Physicists have been struggling for decades to unify quantum mechanics, which corrals the particle flock, with Einstein’s general theory of relativity, which sculpts space and time. They’ve come at it with various approaches, including string theory, but it remains stubbornly intractable. Yet—taking a common tactic that physicists use to break apart complex challenges—what if we simplified the problem?
They’ve now come to a whole new understanding of quantum particles that enormously eases the task. A hypothetical particle, the “graviton,” shapes spacetime, bringing unity to the two theories at last. For a fascinating armchair journey through a different kind of spacetime, check out this issue’s cover story, “Loops, Trees and the Search for New Physics,” by Zvi Bern, Lance J. Dixon and David A. Kosower.
Among earthly concerns, maintaining health ranks high for most of us. Our special report, “Tomorrow’s Medicine,” will give you a view of what’s next. You will learn how nanoparticles could help detect cancer earlier, when it is easiest to eliminate; how smart implantable devices could warn of an imminent heart attack or help manage diabetes; how retinal chips and synthetic photoreceptors could restore sight; and how personalized medicine may finally arrive. As always, we welcome your feedback.
Meet the Scientific American Imprint
It’s been many years, of course, since Scientific American was “just” a magazine (and, for those who don’t know, it is the longest continuously published magazine in the U.S. at that). In addition to the monthly print glossy, you can get regular updates from our staff and bloggers online at www.ScientificAmerican.com on your mobile phone and, soon, in regular tablet apps. But this month I wanted to focus on the newest member of the Scientific American editorial family—a book imprint developed with our sister company Farrar, Straus and Giroux (FSG).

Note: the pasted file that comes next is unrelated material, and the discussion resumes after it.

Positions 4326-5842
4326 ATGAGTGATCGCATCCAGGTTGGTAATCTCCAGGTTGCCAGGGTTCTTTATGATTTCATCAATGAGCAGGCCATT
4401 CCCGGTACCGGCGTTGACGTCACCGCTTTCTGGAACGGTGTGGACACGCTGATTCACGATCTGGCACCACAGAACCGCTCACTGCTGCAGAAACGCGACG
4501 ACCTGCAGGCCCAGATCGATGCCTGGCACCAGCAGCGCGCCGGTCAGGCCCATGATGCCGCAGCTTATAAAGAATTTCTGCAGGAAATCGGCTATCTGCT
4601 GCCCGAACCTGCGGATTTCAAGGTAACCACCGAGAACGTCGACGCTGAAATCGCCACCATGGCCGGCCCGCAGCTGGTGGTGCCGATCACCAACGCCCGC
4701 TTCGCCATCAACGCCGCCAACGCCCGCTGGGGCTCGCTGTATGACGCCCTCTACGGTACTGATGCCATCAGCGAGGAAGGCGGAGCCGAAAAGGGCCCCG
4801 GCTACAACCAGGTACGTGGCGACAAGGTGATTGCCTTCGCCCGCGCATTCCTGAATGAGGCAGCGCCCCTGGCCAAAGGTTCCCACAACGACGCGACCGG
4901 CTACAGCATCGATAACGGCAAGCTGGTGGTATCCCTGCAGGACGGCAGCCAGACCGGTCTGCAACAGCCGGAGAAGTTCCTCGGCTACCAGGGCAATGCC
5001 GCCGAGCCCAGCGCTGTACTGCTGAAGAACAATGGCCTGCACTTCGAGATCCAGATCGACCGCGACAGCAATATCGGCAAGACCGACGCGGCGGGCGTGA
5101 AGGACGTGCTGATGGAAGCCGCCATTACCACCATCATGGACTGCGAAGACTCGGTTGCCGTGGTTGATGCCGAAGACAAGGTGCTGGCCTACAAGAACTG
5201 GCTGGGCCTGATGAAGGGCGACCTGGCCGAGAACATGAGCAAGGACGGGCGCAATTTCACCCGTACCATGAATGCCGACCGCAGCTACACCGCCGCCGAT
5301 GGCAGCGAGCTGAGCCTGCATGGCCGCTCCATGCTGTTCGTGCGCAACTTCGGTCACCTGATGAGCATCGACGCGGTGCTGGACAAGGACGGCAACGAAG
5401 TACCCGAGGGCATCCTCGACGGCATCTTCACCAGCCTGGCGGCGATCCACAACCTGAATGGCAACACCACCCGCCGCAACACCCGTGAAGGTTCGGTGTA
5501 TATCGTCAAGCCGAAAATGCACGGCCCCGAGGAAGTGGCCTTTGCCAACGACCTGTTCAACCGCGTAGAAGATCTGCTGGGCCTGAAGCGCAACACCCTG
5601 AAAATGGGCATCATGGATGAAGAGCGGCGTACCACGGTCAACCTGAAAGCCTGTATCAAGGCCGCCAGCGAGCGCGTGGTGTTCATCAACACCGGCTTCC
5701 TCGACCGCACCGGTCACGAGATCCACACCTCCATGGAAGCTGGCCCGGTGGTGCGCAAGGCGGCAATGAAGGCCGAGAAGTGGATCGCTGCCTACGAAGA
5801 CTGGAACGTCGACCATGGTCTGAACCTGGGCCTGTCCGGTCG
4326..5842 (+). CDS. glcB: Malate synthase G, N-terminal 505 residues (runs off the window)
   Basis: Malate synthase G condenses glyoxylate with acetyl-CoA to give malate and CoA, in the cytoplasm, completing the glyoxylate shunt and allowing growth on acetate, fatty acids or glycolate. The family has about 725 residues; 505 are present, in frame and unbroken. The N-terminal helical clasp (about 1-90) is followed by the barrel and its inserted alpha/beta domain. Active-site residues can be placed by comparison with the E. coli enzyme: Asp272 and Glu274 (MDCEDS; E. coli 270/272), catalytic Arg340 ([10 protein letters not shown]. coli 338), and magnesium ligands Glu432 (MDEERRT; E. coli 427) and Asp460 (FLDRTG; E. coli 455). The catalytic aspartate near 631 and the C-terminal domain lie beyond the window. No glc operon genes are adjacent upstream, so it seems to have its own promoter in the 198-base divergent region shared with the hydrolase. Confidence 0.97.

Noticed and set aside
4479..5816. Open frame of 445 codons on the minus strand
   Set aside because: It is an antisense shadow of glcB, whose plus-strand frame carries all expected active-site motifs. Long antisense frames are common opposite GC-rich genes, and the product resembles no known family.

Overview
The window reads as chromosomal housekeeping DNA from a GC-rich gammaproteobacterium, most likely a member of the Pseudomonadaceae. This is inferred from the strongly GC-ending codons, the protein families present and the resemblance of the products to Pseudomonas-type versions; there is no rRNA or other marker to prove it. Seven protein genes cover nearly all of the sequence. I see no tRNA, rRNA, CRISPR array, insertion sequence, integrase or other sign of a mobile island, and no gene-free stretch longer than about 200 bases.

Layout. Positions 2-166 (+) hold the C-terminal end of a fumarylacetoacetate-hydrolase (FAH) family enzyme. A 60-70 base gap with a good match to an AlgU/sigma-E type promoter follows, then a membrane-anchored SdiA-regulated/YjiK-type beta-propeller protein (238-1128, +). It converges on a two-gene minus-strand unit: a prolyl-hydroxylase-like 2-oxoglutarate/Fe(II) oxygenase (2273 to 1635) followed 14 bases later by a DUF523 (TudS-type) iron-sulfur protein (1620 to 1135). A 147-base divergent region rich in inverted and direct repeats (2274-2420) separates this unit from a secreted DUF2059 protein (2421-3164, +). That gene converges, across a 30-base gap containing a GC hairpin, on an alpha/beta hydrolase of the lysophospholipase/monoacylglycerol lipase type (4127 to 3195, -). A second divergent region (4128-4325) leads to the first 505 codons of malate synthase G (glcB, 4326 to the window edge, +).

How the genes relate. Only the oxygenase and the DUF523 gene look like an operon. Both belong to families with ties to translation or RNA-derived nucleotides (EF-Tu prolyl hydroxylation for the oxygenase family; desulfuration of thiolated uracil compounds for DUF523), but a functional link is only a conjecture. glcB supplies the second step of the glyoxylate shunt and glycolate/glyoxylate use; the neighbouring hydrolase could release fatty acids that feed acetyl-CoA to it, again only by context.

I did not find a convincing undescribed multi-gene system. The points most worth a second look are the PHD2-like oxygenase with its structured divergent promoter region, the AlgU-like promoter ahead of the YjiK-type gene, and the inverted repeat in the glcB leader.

For many months I have been working closely with Amanda Moon of FSG, who is spearheading the effort to find the best, most authoritative voices for the imprint. She has attended our editorial board meetings, visited conferences and otherwise canvassed the research world for authors who can provide the kinds of in-depth, scientifically compelling books that you would expect from Scientific American. “What a Plant Smells,” by Daniel Chamovitz, is the first excerpt in a series that we will run as the books become available; more materials, including blogs by the authors, will appear on our site.
The books join the first imprint title, the acclaimed Journey to the Exoplanets iPad app created by former longtime Scientific American art director Edward Bell and Hugo Award–winning artist Ron Miller. Enjoy!
This article was published in print as "New Physics and Future Medicine."